Apollo and Dionysus, or Gilagmesh and Enkidu: A Nietzschean Reading of the Epic of Gilgamesh

In the Mesopotamian Epic of Gilgamesh there are two chief characters: Gilgamesh and Enkidu.

Both are male, and it is striking that ancient Mesopotamian culture hit upon the same overriding tensions between these two characters as those that Friedrich Nietzsche, in his Birth of Tragedy, postulated for Greek tragedy between its two chief archetypal male characters, Apollo and Dionysus.

Apollo, for Nietzsche, represents order and Dionysus represents wildness, and it is the tension between these two that sets the stage for drama and tragedy.

Why? Because it seems inevitable that the Apollonian assertion of order and persona into the otherwise Dionysian world of disorder, wildness, and multiplicity will always ultimately end badly for Apollo.

Dionysus, in the long run, seems to hold most of the cards. I am reminded of the response that the philosopher Gregory Bateson gave to one of his children about why it is so difficult to keep one’s bedroom in the way that we call ‘clean.’ Bateson replied (and I’m paraphrasing here):

Because there are so many more ways that we call a room ‘dirty’ than the ways that we call it ‘clean.’

In other words, the sheer force of entropy and numbers makes the world move toward the Dionysian; that is, toward the way that we don’t want it.

Apollonian meticulousness and assertion is thus difficult to maintain without a constant effort. 

This Batesian, and ultimately Nietzschean, model for understanding the human condition, applied to Gilgamesh and Enkidu, actually functions pretty well as a way of reading The Gilgamesh Epic, wherein Gilgamesh is an Apollonian figure, setting forth a dynamic persona against the world, and Enkidu is a wild Dionysian figure to be tamed.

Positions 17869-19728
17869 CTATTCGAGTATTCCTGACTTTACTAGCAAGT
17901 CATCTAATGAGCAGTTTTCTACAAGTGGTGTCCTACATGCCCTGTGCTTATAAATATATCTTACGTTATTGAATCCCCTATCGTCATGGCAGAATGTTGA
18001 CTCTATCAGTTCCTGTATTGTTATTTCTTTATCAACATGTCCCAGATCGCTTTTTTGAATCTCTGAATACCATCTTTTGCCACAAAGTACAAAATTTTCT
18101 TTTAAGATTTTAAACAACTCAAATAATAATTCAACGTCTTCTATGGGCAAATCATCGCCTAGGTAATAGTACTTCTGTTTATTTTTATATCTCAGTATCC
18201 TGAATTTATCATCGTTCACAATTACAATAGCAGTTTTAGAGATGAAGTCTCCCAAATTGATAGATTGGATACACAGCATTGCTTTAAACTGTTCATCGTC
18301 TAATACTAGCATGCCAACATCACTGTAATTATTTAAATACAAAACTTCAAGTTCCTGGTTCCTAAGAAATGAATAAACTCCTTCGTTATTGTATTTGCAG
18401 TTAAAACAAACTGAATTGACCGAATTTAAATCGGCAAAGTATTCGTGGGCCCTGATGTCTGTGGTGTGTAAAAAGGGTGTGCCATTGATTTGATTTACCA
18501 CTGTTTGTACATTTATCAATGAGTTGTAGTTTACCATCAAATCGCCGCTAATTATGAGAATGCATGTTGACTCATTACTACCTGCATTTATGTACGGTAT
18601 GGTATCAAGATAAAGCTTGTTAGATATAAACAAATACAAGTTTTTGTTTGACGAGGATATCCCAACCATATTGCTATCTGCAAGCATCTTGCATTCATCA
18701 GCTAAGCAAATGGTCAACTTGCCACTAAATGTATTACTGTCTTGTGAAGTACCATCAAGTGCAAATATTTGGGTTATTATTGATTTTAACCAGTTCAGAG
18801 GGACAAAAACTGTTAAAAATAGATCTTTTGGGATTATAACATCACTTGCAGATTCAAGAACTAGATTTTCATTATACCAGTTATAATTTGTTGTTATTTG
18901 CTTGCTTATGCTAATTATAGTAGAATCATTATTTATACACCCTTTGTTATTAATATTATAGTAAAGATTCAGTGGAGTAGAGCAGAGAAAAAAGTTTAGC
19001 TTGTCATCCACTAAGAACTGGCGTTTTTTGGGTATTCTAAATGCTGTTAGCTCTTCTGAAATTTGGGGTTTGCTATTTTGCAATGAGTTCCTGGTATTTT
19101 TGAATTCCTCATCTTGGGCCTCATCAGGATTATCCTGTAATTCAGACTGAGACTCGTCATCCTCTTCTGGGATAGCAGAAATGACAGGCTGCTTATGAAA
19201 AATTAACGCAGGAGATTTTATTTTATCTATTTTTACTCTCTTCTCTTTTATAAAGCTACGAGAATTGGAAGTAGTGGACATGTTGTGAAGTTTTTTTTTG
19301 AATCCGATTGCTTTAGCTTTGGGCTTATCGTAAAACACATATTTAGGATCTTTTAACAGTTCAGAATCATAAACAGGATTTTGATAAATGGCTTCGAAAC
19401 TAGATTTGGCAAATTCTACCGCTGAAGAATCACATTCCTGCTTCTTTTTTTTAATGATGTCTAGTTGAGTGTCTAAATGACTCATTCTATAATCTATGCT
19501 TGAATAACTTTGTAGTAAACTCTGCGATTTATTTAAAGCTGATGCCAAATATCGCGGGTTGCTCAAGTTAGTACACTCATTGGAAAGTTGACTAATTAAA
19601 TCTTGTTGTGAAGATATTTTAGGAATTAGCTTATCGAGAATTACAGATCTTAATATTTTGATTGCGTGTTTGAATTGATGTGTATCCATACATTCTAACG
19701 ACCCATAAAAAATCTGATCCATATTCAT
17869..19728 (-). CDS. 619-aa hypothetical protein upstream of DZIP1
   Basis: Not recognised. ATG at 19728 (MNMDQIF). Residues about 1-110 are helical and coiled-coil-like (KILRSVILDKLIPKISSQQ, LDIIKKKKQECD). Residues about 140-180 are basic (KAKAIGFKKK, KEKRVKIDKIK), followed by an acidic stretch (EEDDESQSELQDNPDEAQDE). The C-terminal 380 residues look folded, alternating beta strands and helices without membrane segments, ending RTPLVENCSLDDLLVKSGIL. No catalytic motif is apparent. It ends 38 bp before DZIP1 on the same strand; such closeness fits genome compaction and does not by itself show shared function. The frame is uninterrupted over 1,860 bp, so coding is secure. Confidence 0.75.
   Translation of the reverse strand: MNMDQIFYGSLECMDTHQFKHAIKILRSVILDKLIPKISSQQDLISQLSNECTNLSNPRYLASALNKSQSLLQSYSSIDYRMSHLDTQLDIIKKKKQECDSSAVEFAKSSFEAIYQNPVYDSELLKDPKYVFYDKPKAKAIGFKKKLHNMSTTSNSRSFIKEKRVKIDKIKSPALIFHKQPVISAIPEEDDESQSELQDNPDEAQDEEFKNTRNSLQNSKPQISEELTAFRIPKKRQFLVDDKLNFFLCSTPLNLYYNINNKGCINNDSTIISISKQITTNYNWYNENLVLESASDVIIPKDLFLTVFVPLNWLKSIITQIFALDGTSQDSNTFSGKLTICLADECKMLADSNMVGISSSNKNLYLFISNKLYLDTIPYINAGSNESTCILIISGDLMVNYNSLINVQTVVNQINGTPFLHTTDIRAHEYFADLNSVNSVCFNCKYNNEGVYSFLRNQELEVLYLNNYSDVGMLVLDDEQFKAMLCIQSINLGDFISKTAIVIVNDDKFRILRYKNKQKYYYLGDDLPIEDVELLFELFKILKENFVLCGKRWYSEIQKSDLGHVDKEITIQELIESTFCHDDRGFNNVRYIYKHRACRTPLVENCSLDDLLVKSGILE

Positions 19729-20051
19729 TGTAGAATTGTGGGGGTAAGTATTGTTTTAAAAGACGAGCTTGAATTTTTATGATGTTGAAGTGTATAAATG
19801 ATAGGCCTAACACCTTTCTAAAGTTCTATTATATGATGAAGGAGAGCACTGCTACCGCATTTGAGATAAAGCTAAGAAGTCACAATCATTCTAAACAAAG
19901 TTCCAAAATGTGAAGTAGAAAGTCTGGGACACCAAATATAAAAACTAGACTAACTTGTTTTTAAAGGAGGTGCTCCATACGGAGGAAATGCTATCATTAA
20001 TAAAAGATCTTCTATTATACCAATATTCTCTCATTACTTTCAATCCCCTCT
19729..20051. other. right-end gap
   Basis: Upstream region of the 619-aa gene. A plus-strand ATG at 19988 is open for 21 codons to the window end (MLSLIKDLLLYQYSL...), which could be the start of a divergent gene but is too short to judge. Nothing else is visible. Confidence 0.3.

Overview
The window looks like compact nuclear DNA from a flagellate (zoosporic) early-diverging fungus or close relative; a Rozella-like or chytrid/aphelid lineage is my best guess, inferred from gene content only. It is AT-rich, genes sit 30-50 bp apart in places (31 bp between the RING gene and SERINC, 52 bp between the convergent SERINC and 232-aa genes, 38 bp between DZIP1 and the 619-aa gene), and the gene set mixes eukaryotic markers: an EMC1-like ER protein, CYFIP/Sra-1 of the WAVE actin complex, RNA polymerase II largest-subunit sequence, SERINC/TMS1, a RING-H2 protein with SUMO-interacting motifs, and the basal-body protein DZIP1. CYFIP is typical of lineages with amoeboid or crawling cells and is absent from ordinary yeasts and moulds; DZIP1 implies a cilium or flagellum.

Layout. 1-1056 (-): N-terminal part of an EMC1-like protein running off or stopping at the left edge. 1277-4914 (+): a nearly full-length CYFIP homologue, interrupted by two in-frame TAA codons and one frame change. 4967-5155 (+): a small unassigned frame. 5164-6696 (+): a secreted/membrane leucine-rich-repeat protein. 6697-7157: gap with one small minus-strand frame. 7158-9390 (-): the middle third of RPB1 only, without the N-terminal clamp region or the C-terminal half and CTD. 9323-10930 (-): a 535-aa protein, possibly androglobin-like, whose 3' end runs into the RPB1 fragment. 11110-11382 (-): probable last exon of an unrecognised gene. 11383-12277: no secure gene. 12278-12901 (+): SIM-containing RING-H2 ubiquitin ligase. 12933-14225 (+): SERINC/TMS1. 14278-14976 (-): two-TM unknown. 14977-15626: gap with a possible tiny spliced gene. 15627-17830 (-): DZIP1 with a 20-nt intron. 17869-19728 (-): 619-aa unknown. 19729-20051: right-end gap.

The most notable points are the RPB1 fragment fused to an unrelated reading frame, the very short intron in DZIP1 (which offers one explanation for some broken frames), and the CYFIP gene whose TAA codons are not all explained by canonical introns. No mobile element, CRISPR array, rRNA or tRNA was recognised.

Here’s how the The Gilgamesh Epic describes Gilgamesh in Book 1:

Gilgamesh went abroad in the world, but he met with none who could withstand his arms . . .

In other words, Gilgamesh is an assertive Apollonian persona, travelling and subduing. He is also a builder of civilization, managing the intercourse of men with men, and men with gods:

In Uruk he built walls, a great rampart, and the temple of blessed Eanna for the god of the firmament Anu, and for Ishtar the goddess of love.

It sounds like religion at Urdu had a balanced, Jesus-Mary Catholic quality to it, in which both a male sky god, Anu, and a female deity, Ishtar, are given equal attention and appeasement. Gilgamesh is clearly about the maintaining of order, balance, and safety for his people. But his imperial Apollonian assertion is also dangerous and Dionysian when directed at others. He is interested in bringing his own energetic persona ever further out into the world. The gods, noticing this,

cried to Aruru, the goddess of creation, ‘You made him, O Aruru, now create his equal; let it be as like him as his own reflection, his second self, stormy heart for stormy heart. Let them contend together and leave Uruk in quiet.’

The goddess responds in the creation of Enkidu, in a fashion that is striking for its similarity to the book of Genesis, in which God forms Adam (which means clay) from the dust of the earth:

She dipped her hands in water and pinched off clay, she let it fall in the wilderness, and noble Enkidu was created.

Enkidu, unlike the armored and civilized Gilgamesh, is a Dionysian hippie:

His body was rough, he had long hair like a woman’s; it waved like the hair of Nisaba, the goddess of corn. His body was covered with matted hair like Samuqan’s, the god of cattle. He was innocent of mankind; he knew nothing of the cultivated land. Enkidu ate grass in the hills with the gazelle and lurked with wild beasts at the water holes; he had joy of the water with the herds of wild game.

Recall that Adam, in the Hebrew Bible, is at first also a forager and innocent. It is ultimately the loss of innocence and cultivation of the land by the sweat of the brow that becomes Adam’s curse.

Like the Biblical story, in which Adam is driven out of his innocence and into the reality of a harsh world where he will ultimately die, so Enkidu will have a similar transformation through his encounter with Gilgamesh.

About Santi Tafarella

I teach writing and literature at Antelope Valley College in California.
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